August 3, 2015 Hours spent building to date: 1,258
In high school chemistry, I could never remember the difference between an exothermic reaction (gives off heat) and an endothermic (absorbs heat). It was the only question I missed on the final, and Mr. Krumholtz was aghast that I would miss such and easy one after three years of Latin.
But 47 years later, holding an epoxy-soaked piece of biaxial fiberglass in my hands with the heat blasting through my rubber gloves, I knew I had an exo going. Day after day of 90-degree temperatures have made working with epoxy very tricky, since it is extremely sensitive to heat. The shop tops off at about 81, but even then I have to work fast in very small batches. Nevertheless, bonding continues, and I moved almost everything off the boat today to get at the last pieces under the walkways. I’ve been filling in bonding sessions with carpentry, but all those projects are in too early a stage for pictures.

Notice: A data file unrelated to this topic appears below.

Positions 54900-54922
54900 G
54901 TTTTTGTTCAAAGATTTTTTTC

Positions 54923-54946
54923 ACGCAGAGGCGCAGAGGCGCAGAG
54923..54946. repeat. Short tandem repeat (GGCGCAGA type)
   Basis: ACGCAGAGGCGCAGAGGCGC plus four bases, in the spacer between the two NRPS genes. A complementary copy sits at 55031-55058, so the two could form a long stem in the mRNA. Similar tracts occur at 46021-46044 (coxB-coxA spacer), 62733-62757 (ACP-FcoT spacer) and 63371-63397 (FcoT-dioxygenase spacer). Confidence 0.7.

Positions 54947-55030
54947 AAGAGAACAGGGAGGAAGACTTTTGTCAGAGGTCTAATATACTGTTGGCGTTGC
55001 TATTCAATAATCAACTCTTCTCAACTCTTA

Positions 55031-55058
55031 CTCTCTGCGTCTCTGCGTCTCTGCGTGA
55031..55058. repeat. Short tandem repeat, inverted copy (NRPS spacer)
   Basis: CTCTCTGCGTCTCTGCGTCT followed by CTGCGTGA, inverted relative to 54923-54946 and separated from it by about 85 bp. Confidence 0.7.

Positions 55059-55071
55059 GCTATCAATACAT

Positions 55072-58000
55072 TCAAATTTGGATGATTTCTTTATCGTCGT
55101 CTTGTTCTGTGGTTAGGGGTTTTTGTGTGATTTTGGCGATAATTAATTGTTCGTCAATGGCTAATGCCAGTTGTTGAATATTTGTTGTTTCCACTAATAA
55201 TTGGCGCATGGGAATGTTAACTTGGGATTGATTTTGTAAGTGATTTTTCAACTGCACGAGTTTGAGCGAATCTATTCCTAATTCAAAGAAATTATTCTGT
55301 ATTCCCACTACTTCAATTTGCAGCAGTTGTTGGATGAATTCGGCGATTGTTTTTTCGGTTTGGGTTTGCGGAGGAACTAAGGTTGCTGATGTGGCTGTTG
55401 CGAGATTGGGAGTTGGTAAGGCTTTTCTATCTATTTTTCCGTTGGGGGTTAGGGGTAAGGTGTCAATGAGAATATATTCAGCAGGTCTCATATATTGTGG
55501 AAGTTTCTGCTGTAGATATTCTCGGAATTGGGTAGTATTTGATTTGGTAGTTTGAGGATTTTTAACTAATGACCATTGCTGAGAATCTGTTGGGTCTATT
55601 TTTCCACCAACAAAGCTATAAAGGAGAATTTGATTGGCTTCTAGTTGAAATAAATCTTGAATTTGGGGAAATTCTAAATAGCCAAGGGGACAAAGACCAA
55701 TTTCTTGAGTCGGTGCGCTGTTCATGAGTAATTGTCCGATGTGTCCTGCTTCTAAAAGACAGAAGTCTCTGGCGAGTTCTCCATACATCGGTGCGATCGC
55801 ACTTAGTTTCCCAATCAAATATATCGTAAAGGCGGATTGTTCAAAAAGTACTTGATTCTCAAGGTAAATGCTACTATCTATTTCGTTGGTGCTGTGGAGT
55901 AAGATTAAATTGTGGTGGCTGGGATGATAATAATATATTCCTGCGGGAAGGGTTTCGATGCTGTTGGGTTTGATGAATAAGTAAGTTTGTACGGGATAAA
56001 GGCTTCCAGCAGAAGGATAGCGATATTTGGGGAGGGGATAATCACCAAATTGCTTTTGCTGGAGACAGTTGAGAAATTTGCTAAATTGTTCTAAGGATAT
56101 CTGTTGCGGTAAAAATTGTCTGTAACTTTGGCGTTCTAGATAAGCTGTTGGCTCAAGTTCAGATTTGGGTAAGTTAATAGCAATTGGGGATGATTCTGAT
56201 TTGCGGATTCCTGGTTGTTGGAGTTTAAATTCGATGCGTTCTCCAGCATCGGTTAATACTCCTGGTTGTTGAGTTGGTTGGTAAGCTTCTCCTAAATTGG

In my other job as volunteer coordinator of old-boat-stuff at the Connecticut River Museum, we had a big weekend, launching the reproduction Connecticut River shad boat Alva Starr. The Alva was donated to us last winter, and we have been sprucing her up ever since.
A boat name such as Alva Starr, which reeks of New England, conjures up images of someone’s great-great aunt who navigated the family clipper ship home after Uncle was eaten by cannibals in the South Seas. Our benefactor notes, however, that he actually named the boat after his favorite movie “This Property Is Condemned” starring Natalie Wood as the heroine Alva Starr. The images below will show that the name is entirely appropriate.